It's another day in Trump's America—and another day to stand up for what's right. Get the facts to fight back.

How many children have been cruelly separated from their parents and families? How many children are lost? The Trump administration doesn’t know how many thousands of children they deliberately traumatized for the sake of “deterring” other asylum seekers, and we may never know.

The Office of the Inspector General for the Department of Health and Human Services (HHS) released an appalling report confirming that perhaps thousands more children than previously thought were taken from their parents.

Here’s what we do know:

  • We don’t know how many minors are separated (some of them permanently) from their families—only that there are many more than 2,700.
  • Why doesn’t the administration know the exact number of kids they ripped from their parents’ arms? Because Trump’s government didn’t bother to design a system to track these separated families.
  • President Trump and his appointees even “weighed speeding up the deportation of migrant children by denying them their legal right to asylum hearings after separating them from their parents.”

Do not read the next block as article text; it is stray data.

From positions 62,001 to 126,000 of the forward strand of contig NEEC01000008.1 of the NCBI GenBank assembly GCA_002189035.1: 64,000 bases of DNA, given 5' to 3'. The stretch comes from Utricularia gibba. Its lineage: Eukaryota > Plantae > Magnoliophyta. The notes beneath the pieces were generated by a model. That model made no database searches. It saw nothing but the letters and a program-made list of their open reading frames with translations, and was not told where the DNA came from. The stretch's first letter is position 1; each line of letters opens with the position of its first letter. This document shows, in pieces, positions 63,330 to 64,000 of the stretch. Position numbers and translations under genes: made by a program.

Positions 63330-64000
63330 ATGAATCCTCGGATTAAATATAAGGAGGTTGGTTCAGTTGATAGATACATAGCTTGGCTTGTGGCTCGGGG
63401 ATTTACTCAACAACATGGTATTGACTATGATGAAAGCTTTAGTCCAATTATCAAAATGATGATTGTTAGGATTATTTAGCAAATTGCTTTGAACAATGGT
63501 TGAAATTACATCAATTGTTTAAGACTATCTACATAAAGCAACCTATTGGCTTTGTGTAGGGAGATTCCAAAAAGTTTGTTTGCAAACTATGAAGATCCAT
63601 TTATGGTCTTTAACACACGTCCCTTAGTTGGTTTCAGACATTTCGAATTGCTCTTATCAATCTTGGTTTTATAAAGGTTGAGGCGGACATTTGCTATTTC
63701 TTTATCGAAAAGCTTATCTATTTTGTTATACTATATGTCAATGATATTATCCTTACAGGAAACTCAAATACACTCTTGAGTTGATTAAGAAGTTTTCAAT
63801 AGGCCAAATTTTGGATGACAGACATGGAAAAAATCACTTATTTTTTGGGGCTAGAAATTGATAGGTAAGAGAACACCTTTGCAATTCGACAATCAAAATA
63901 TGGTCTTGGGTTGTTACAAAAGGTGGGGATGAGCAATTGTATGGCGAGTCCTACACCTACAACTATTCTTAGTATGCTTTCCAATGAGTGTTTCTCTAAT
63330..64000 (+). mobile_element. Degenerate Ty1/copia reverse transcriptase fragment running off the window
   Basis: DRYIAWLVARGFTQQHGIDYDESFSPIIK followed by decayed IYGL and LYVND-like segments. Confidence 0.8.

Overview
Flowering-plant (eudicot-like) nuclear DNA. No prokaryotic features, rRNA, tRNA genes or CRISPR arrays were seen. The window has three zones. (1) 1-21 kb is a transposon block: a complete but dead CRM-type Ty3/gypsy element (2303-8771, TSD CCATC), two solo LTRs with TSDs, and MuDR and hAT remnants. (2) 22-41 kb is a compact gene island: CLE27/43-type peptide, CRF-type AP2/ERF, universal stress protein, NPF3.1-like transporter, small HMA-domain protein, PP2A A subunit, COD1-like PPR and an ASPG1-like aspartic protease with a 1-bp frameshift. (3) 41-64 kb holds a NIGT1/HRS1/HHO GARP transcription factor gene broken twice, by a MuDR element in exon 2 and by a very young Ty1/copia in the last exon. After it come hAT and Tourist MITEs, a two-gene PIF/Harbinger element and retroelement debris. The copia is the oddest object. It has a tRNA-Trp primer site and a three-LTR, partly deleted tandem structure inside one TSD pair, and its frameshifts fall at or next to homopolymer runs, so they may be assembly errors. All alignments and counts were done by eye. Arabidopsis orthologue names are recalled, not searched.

• Two other young immigrant children who were in Border Patrol custody are dead, and Trump used their deaths as arguments for a border wall after the shutdown began.

This is a national disgrace and a permanent stain on this country.


For more than two years, Trump has been engaged in an almost constant pattern of obstructing the many investigations into him.

It’s a federal crime to incite someone to commit perjury. According to BuzzFeed News (who reportedly sourced it from two federal law enforcement officials), that’s exactly what Trump did.

If it’s true that Trump knowingly instructed his former attorney Michael Cohen to lie to Congress, then the president committed a federal crime. Additionally—if true—it’s reminiscent of the charges for which Presidents Nixon and Clinton faced articles of impeachment.

Trump’s own Attorney General pick, William Barr, said this week that a president persuading a person to commit perjury or convincing a witness to change their testimony would be obstruction of justice.


The Off-Kilter team breaks down the minimum wage as House Democrats renew their push for $15. Plus, Indivisible’s Chad Bolt is back with the news of the week. Listen to the episode here.

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